Wednesday, April 30, 2014

Unchain My Heart (Or At Least My Centerboard)

To quote Dr. Henry Jones, Sr., "this is intolerable."  With the days getting longer and the weather turning finer, being precluded from sailing by Solitude III's jammed centerboard is becoming increasingly annoying.  Thus, fixing this problem has scaled my priority list with astounding alacrity.

I made my first attempt to fix the centerboard just over a week ago.  My goal was to check for any debris that might be jamming the board.  My original plan had been to careen the boat, and thinking it through all winter, I couldn't come up with a better idea.  But then, just a few days before I was ready to make my attempt, I realized that maybe I could get sufficient access just by heeling the boat over dockside.

Solitude III with all or her ballast and gear removed.
So, I dropped the boat into the water, pulled out the internal ballast, anchor, and other gear, secured a line to the masthead and hauled her over onto her side. I figured that with the 200 lbs of internal ballast removed,  I would be able to get to boat on to her side without any additional tackle.  Well, I was wrong, and that 100lbs of ballast cast into her keel kept her on her feet.  Fortunately, while I was struggling, a nice couple came by and lent a hand.  Soon, we had a 2:1 tackle rigged and between the three of us, got the boat heeled over to where her portlights just kissed the water.  The bottom of the centerboard trunk was still about 2" under water, but it was close enough.

In the end, she was actually heeled over a little more. 
With the boat on here side, I waded into the water and set to work. Between prying with a screwdriver and applying excessive force, I managed to get the board all the way down. The was a little bit of seaweed and the like on the board and in the trunk, but nothing major. I cleaned it as best I could. I then tried running the board back in. Still stuck. In fact, it was a pretty big struggle to get the board all the way back in the trunk.  Well, that was enough for one day.

The sticky centerboard is visible just beneath the water's surface
In my mind, I've eliminated lodged debris as a cause for my centerboard woes. So, it's likely that there was some water intrusion into either the centerboard or the centerboard trunk that caused the wood to swell.  I didn't really investigate it closely enough at the time, so I don't know whether it's on the board side of the hull side, though on reflection, I'm leaning toward the latter. If it was the board, I would have expected that spending a 5 months out of the water would have dried it out a little. On the other hand, the bottom of the centerboard trunk sits in direct contact with the keel trough on the trailer. Despite the cover on the boat, I can easily see the carpeting on the keel trough being continually damp throughout a rainy Pacific Northwest winter, and (assuming the not-unlikely scenario that the epoxy got sanded through somewhere around the centerboard trunk opening) water wicking up and into the sides of the centerboard trunk.

As far as next steps go, I'm planning on trying to get some ventilation going in the centerboard trunk and see if that helps.  I will then dunk the boat again and (unless the problem has magically gone away), do some more careful measuring and diagnosis.   More to come.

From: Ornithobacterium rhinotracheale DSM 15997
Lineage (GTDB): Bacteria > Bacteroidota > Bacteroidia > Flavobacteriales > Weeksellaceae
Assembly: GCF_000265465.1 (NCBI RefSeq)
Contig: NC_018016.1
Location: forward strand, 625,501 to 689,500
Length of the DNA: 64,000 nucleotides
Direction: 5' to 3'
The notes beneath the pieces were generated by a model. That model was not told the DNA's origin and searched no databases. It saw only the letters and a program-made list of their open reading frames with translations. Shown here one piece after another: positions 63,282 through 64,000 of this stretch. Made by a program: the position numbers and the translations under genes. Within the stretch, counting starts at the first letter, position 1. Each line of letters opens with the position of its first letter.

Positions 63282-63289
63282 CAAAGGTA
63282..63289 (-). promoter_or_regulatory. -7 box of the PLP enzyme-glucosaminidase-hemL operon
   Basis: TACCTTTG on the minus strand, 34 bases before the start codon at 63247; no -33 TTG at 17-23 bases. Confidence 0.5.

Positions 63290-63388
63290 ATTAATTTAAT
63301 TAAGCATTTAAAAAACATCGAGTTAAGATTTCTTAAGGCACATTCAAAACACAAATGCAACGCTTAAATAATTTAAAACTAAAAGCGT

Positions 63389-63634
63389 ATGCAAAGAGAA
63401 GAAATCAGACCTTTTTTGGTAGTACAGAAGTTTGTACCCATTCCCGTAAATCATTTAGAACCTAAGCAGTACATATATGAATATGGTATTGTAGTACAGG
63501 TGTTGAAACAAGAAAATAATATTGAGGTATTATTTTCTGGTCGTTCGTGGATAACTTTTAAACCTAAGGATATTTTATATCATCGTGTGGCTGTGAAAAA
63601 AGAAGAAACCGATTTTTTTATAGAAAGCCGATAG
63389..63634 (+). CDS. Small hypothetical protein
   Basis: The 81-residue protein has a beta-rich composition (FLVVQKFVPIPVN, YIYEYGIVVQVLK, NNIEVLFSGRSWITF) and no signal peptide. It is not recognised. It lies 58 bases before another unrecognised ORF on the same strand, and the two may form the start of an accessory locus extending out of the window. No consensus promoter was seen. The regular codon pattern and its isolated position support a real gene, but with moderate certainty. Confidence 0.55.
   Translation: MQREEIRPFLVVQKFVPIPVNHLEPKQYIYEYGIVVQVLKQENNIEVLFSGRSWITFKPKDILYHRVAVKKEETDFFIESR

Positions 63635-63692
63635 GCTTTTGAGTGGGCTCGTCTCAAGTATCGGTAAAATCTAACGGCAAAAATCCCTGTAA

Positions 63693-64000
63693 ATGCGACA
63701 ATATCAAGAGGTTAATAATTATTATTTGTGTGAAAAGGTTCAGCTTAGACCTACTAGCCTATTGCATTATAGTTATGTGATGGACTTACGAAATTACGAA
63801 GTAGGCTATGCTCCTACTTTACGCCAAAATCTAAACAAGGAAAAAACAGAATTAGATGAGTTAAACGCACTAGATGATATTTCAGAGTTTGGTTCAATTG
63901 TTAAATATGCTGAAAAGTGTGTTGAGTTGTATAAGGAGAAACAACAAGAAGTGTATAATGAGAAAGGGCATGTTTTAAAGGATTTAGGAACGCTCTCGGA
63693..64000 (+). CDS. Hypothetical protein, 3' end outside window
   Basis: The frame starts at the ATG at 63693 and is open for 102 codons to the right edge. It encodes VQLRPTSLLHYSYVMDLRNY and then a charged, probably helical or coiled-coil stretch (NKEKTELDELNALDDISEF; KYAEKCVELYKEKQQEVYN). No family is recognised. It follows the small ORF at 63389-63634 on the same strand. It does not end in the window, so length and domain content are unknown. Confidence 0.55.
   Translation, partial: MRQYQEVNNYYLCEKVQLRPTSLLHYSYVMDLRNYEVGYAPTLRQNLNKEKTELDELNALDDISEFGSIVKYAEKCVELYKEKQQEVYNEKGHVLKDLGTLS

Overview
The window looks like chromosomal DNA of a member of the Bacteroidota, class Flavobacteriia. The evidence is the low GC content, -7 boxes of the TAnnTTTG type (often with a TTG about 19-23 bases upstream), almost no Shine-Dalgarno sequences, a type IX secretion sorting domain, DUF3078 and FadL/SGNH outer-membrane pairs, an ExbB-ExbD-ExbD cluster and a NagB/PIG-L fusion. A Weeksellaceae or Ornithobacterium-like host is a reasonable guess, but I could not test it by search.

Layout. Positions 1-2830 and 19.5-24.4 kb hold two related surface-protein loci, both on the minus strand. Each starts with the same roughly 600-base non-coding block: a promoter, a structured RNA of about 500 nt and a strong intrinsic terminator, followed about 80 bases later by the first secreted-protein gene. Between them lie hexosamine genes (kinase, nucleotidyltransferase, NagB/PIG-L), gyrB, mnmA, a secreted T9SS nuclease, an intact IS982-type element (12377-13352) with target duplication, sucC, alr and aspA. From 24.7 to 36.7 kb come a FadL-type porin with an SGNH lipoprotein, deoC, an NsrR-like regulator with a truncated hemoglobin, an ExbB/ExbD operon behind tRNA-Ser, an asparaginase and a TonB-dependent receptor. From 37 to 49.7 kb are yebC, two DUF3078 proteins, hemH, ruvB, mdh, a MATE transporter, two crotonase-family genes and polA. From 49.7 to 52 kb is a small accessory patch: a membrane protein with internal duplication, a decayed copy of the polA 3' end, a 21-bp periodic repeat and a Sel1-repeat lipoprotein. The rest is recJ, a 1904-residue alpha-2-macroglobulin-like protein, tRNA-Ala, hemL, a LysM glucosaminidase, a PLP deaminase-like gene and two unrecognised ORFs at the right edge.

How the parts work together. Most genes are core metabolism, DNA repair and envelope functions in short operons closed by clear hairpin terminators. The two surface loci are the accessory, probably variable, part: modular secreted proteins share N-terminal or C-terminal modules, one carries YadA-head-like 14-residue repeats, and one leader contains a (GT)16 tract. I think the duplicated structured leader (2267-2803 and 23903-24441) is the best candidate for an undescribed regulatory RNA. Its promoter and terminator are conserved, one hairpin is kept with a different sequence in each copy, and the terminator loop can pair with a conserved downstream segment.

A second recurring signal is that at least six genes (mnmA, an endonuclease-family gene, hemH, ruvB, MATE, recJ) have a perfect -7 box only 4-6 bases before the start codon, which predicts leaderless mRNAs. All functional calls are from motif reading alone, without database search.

Friday, April 11, 2014

Back in the Water

The past few months have been rather soggy around here, but in the last week or so we've started to get a dose of seasonable weather. Thus, it was only a matter of time before Solitude III again took to local waters for an after-work sunset cruise. 

I had planned on working on unjamming my centerboard over the winter, but have not yet actually done so.  I was hoping that maybe something had mysteriously changed, or that with a little persistence I could get the board down, but alas, it wasn't to be.  That slab of plywood, that creator of lateral resistance, that enabler of upwind sailing, exerted all of its stubborn will to remain in the full upright and locked position.

I wasn't going to let this ruin my day, though, no sir!  I have no need to be purely a purist.  A sailor's biases against the dread gasoline beast hindered me not from harnessing its propulsive might to get me away from shore.  Happily did the little noisemaker purr as I left the dock, steadily did it chug as I turned my bow down-river, bucking the 3 knot current created by a monster incoming tide, dutifully did it push, as I entered the golden waters of the Sound and headed into the sun. 

I had no particular destination, but rather a plan to get as far from the shore as possible before my turnaround time.  The seas were calm, the air was warm, and the sky bright and graced with wispy clouds.  Onward I went, no, onward we went, Solitude and I.  But we were not alone for long.  Just as it was time to turn around, I heard a sound, distinct and instantly recognizable...the breathe of a whale.   I spun my head around and caught sight of the great mist of water that had been sent skyward by the whale's exhalation drifting slowly back to the surface.  Then another, and another.  I found myself in the midst of a pod of gray whales, apparently tempted away from feeding around Hat Island by tastier morsels in the vicinity of the mouth of the Snohomish.  For a while, I just took it in, as the whales surfaced and dove around me, each time spouting a column of water skyward as they came to the surface, and occasionally displaying their magnificent flukes as they headed for the depths.

Too soon, I had to leave and return to terra firma.  It was a good start to the season.